To send content items to your account,
please confirm that you agree to abide by our usage policies.
If this is the first time you use this feature, you will be asked to authorise Cambridge Core to connect with your account.
Find out more about sending content to .
To send content items to your Kindle, first ensure firstname.lastname@example.org
is added to your Approved Personal Document E-mail List under your Personal Document Settings
on the Manage Your Content and Devices page of your Amazon account. Then enter the ‘name’ part
of your Kindle email address below.
Find out more about sending to your Kindle.
Note you can select to send to either the @free.kindle.com or @kindle.com variations.
‘@free.kindle.com’ emails are free but can only be sent to your device when it is connected to wi-fi.
‘@kindle.com’ emails can be delivered even when you are not connected to wi-fi, but note that service fees apply.
Hypotension is an adverse event that may be related to systemic exposure of milrinone; however, the true exposure–safety relationship is unknown.
Using the Pediatric Trials Network multicentre repository, we identified children ≤17 years treated with milrinone. Hypotension was defined according to age, using the Pediatric Advanced Life Support guidelines. Clinically significant hypotension was defined as hypotension with concomitant lactate >3 mg/dl. A prior population pharmacokinetic model was used to simulate milrinone exposures to evaluate exposure–safety relationships.
We included 399 children with a median (quarter 1, quarter 3) age of 1 year (0,5) who received 428 intravenous doses of milrinone (median infusion rate 0.31 mcg/kg/min [0.29,0.5]). Median maximum plasma milrinone concentration was 110.7 ng/ml (48.4,206.2). Median lowest systolic and diastolic blood pressures were 74 mmHg (60,85) and 35 mmHg (25,42), respectively. At least 1 episode of hypotension occurred in 178 (45%) subjects; clinically significant hypotension occurred in 10 (2%). The maximum simulated milrinone plasma concentrations were higher in subjects with clinically significant hypotension (251 ng/ml [129,329]) versus with hypotension alone (86 ng/ml [44, 173]) versus without hypotension (122 ng/ml [57, 208], p = 0.002); however, this relationship was not retained on multivariable analysis (odds ratio 1.01; 95% confidence interval 0.998, 1.01).
We successfully leveraged a population pharmacokinetic model and electronic health record data to evaluate the relationship between simulated plasma concentration of milrinone and systemic hypotension occurrence, respectively, supporting the broader applicability of our novel, efficient, and cost-effective study design for examining drug exposure–response and –safety relationships.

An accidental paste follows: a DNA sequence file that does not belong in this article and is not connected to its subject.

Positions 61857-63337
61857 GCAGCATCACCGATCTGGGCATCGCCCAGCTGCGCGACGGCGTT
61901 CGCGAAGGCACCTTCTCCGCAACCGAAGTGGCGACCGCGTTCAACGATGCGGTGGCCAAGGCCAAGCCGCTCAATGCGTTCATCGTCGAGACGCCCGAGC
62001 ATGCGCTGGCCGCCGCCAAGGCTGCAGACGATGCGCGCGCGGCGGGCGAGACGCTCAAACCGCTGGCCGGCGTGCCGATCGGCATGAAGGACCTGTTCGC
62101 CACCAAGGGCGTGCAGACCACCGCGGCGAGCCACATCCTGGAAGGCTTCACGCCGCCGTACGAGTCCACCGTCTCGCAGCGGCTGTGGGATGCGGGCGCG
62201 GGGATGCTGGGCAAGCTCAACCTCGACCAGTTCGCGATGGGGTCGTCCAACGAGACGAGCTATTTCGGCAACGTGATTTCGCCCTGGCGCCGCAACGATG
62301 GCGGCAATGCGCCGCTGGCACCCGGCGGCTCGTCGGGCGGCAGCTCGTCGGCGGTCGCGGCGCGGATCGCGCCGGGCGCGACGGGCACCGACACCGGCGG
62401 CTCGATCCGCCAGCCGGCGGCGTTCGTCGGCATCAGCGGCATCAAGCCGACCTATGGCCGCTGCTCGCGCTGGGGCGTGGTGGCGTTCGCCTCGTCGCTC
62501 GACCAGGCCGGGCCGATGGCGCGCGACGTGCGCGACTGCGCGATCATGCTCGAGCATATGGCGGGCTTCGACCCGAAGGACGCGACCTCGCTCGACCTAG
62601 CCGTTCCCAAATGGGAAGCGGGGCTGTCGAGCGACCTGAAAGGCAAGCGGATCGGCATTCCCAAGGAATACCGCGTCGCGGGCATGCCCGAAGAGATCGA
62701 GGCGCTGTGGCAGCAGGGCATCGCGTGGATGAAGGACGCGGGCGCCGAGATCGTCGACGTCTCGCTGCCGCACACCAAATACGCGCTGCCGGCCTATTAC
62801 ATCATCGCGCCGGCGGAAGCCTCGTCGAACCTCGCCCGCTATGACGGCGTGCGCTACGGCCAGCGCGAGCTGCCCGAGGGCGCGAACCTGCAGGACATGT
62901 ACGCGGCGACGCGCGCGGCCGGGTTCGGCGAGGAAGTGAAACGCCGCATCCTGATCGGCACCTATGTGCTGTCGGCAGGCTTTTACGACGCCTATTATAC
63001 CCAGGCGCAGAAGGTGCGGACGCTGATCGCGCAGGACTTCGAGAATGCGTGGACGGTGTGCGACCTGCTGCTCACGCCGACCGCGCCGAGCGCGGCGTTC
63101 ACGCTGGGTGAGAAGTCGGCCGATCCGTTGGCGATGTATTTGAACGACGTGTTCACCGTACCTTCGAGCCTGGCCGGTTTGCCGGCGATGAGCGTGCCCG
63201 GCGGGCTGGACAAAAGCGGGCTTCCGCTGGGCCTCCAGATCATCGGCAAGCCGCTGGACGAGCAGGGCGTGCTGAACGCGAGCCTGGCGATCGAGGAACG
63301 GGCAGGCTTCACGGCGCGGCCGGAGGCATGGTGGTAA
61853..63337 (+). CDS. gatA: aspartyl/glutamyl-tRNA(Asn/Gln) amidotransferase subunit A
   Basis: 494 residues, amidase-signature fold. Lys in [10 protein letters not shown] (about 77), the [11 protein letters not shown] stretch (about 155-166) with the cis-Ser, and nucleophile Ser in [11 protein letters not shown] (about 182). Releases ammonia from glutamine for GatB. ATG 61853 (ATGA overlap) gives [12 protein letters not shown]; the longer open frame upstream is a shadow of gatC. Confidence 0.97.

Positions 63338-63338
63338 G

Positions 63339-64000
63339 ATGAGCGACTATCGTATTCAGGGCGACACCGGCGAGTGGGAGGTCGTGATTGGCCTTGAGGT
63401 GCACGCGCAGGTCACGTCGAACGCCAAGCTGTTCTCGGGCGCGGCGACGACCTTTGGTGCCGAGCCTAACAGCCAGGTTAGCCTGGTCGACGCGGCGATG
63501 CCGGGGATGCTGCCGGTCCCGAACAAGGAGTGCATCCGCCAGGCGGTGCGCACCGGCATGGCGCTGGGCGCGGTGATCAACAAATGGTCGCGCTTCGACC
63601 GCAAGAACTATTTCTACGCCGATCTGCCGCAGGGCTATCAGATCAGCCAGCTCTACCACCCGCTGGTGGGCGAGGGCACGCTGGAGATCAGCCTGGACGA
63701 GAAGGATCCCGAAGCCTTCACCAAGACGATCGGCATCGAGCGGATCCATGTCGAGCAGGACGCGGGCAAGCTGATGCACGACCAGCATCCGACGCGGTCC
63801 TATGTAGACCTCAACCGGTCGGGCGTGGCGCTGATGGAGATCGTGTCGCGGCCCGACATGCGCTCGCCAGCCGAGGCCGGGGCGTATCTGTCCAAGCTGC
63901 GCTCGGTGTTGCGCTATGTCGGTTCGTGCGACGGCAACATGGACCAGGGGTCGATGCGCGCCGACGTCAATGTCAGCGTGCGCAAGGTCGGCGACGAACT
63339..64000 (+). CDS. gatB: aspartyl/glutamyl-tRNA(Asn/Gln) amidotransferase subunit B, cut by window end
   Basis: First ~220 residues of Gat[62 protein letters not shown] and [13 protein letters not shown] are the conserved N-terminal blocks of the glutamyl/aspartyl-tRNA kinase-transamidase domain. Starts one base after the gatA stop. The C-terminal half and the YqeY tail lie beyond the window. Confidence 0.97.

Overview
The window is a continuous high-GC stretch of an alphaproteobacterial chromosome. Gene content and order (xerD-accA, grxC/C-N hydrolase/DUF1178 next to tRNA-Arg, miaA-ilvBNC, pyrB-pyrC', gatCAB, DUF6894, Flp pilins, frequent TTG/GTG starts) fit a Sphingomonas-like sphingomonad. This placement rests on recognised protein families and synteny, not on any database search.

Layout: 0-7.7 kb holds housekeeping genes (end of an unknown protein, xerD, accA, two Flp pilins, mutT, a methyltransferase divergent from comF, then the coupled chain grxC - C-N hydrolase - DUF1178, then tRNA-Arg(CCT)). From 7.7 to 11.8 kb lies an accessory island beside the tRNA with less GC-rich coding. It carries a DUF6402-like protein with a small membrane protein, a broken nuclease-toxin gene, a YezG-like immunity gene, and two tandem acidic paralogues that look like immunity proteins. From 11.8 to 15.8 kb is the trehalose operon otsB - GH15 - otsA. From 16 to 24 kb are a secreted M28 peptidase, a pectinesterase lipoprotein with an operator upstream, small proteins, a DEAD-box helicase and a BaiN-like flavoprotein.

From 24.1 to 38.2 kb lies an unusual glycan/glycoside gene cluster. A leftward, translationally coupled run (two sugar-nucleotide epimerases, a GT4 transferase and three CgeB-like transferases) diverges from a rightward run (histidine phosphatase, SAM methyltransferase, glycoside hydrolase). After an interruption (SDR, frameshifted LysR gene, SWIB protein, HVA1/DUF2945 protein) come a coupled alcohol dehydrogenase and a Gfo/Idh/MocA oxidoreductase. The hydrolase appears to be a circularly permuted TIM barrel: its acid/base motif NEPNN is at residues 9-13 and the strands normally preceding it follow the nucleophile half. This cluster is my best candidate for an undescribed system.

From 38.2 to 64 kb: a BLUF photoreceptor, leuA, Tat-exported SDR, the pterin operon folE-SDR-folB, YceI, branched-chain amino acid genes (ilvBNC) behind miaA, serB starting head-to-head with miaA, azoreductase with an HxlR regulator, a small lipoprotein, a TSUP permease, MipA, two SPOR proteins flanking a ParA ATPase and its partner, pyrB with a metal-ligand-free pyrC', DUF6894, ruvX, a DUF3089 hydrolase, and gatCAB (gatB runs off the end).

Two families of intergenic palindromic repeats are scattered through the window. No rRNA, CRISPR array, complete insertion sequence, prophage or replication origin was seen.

Gender is a highly salient and important social group that shapes how children interact with others and how they are treated by others. In this Element, we offer an overview and review of the research on gender development in childhood from a developmental science perspective. We first define gender and the related concepts of sex and gender identity. Second, we discuss how variations in cultural context shape gender development around the world and how variations within gender groups add to the complexity of gender identity development. Third, we discuss major theoretical perspectives in developmental science for studying child gender. Fourth, we examine differences and similarities between girls and boys using the latest meta-analytic evidence. Fifth, we discuss the development of gender, gender identity, and gender socialization throughout infancy, early childhood, and middle childhood. We conclude with a discussion of future directions for the study of gender development in childhood.
Background: High volumes, ill patients, and steep learning curves can make neurosurgical rotations challenging for medical students. Furthermore, existing rotations often lack neurosurgery-specific orientation materials and level-appropriate pre-reading resources reducing the educational yield of short rotations. This is compounded by the lack of mandatory neurosurgical rotations across medical schools. We hypothesized that a “Neurosurgery Clerkship Manual” covering key orientation, knowledge, and practical topics would enhance educational experiences and generate sustained knowledge retention. Methods: Students rotating through neurosurgery at three hospitals were randomized to receive(intervention) or not receive(control) free access to the manual before their rotation. Participants completed surveys before, immediately after, and 4-weeks after the rotation assessing expectations, experiences, and clinically-relevant knowledge. Results: 61 participants were randomized between 2014 and 2017 with 43(70.5%) completing all three questionnaires. Baseline demographics, characteristics, and experiences were not significantly different. Those receiving the manual reported increased rotation enjoyment(p=0.02), decreased stress levels (p=0.05), and a greater feeling of being “part of the team”(p=0.01). There were also reductions in feeling like they were “not learning” (p=0.01). Finally, those receiving the manual demonstrated significantly better knowledge after the rotation (91.6%vs80.9%;p=0.04) which was sustained at 4-weeks post-rotation (89.2%vs79.0%;p=0.05). Conclusions: A simple and inexpensive clerkship manual can improve the neurosurgery rotation experience and knowledge retention for medical students.